The program definitely doesn't need to "do nothing" it is very easy to just add to the program to account for a 3 ohm load and turn on LED 1 & 2 accordingly.

Allowing you to press any combination of buttons at one time... even all 4.

This is actually a common practice, I just tore apart the control panel on a low end ink jet printer a few weeks back that had 3 buttons hooked up exactly like this.

0
Arakwar
Arakwar

Reply 4 days ago

So, if I understand correctly :
The Arduino can read values up to 1023, or 10 bits. So we could use 10 resistances, with Ohm resistance equal to each "bit" value (1,2,4,etc), and have 10 buttons on the same line. From there, we could have multiple buttons pressed at the same time and detect them all ?
Since we need some wiggle room I'd tend to drop the first few bits, and maybe start at the 4th or 5th so we can have a range of values instead of an exact value to use. That would still leave us with 6 or 7 buttons per line, that can all be pressed at the same time.

I want to test this, I'm mostly looking for people to tell me if it's a stupid idea or not. Electricity lessons in high schools were a long time ago, I'm trying to get back into it... I may miss something there.

0
cybericius
cybericius

Reply 5 years ago on Introduction

No, it is really 1.3 Ohm. The parallel resistance is always lower than the smallest member as the current can share paths. 1/(1/2+1/4)=1/(0.5+0.25)=1/0.75=1.3

0
zhenwye
zhenwye

8 months ago

Nice Thanks

0
cf.j.rockland
cf.j.rockland

11 months ago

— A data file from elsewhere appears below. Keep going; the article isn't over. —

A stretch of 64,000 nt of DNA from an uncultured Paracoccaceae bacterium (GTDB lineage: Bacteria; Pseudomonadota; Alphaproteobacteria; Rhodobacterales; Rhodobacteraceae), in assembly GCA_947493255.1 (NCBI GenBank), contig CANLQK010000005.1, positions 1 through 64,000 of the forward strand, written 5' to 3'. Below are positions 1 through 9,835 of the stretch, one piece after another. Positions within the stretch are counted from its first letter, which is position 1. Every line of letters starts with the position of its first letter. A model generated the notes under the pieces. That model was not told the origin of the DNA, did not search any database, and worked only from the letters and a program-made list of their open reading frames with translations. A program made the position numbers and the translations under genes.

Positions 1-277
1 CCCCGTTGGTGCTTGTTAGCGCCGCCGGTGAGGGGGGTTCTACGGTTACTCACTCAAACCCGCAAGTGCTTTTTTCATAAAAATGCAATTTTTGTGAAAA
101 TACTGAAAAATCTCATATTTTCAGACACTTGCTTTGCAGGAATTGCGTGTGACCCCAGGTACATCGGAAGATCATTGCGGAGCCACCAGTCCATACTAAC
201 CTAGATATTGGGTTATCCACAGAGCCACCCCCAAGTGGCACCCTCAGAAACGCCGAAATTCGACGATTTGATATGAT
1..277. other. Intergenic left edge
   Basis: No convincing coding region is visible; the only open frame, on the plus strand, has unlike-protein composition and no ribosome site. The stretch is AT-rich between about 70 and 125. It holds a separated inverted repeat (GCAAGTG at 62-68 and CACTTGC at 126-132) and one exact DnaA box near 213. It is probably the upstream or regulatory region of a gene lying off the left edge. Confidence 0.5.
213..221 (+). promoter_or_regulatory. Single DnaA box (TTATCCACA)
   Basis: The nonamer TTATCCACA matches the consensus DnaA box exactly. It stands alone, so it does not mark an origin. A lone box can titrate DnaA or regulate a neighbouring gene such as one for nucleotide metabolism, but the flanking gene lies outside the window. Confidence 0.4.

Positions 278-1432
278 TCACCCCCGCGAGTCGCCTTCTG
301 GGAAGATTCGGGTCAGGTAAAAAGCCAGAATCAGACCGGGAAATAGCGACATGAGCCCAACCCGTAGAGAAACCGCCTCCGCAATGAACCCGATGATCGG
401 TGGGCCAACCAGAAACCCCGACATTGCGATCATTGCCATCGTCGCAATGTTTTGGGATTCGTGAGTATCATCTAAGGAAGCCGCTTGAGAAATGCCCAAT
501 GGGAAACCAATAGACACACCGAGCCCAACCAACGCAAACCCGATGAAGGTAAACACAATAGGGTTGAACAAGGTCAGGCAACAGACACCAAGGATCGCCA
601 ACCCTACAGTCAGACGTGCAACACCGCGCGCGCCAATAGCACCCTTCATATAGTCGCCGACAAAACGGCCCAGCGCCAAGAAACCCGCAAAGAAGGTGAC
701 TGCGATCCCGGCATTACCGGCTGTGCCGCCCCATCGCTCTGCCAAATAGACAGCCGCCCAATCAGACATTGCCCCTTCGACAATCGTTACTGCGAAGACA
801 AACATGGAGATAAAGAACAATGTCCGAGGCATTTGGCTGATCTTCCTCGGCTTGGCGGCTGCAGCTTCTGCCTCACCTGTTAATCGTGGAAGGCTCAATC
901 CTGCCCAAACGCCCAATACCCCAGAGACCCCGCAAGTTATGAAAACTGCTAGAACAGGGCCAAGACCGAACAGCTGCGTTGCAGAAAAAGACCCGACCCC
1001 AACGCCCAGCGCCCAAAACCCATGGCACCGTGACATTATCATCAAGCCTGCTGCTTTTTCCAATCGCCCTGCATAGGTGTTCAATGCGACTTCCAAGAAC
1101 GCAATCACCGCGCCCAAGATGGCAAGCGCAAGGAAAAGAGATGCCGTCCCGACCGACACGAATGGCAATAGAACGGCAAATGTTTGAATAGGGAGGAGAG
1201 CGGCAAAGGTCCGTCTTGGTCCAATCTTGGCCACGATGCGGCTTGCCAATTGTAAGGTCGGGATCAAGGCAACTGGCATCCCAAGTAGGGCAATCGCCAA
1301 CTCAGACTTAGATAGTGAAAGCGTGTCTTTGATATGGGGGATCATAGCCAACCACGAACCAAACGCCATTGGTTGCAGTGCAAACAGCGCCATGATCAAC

Thank ! I am working on a toughbook pi and needed something to convert the keyboard. We are talking 86 keys but your example is a good start !
Come check it out; github.com/toughpi

0
VõK4
VõK4

3 years ago

Thank you so much!

0
portoinfo
portoinfo

4 years ago

Very good! Thank you!

0
kenyer
kenyer

4 years ago

Thank you, I was looking for this.

0
dbarrerap
dbarrerap

5 years ago on Introduction

Just before I start, why does it have to be those high resistance values? can it be done with lower values , such as 220, 330, 470? What does the value in the Serial Monitor represent?

0
codebender_cc
codebender_cc

Reply 5 years ago on Introduction

Hello, yes you can. With serial monitor you can find analog value that arduino receive when a button is pressed.

0
grayl
grayl

5 years ago on Introduction

For a more accurate distinction between buttons, or a more accurate way of capturing multi-buttons, you may want to consider using an R-2R tree. See https://en.wikipedia.org/wiki/Resistor_ladder

0
Douglas N
Douglas N

5 years ago

Very clever! thanks for sharing

0
mike_skinner
mike_skinner

5 years ago

Yes!!! Very cool idea and blindingly simple = thanks for sharing!

0
phzietsman
phzietsman

5 years ago

This is a very handy trick! Try swapping out the 3k with a 5k, then you would be able to pickup combinations as well... I think ?

0
codebender_cc
codebender_cc

Reply 5 years ago on Introduction

Hi! You can use different resistors if you want. For example, you can use 1K, 5K, 10K, 18K ;) You just need to find out the analog value that Arduino received every time you press the button through serial monitor (step 2).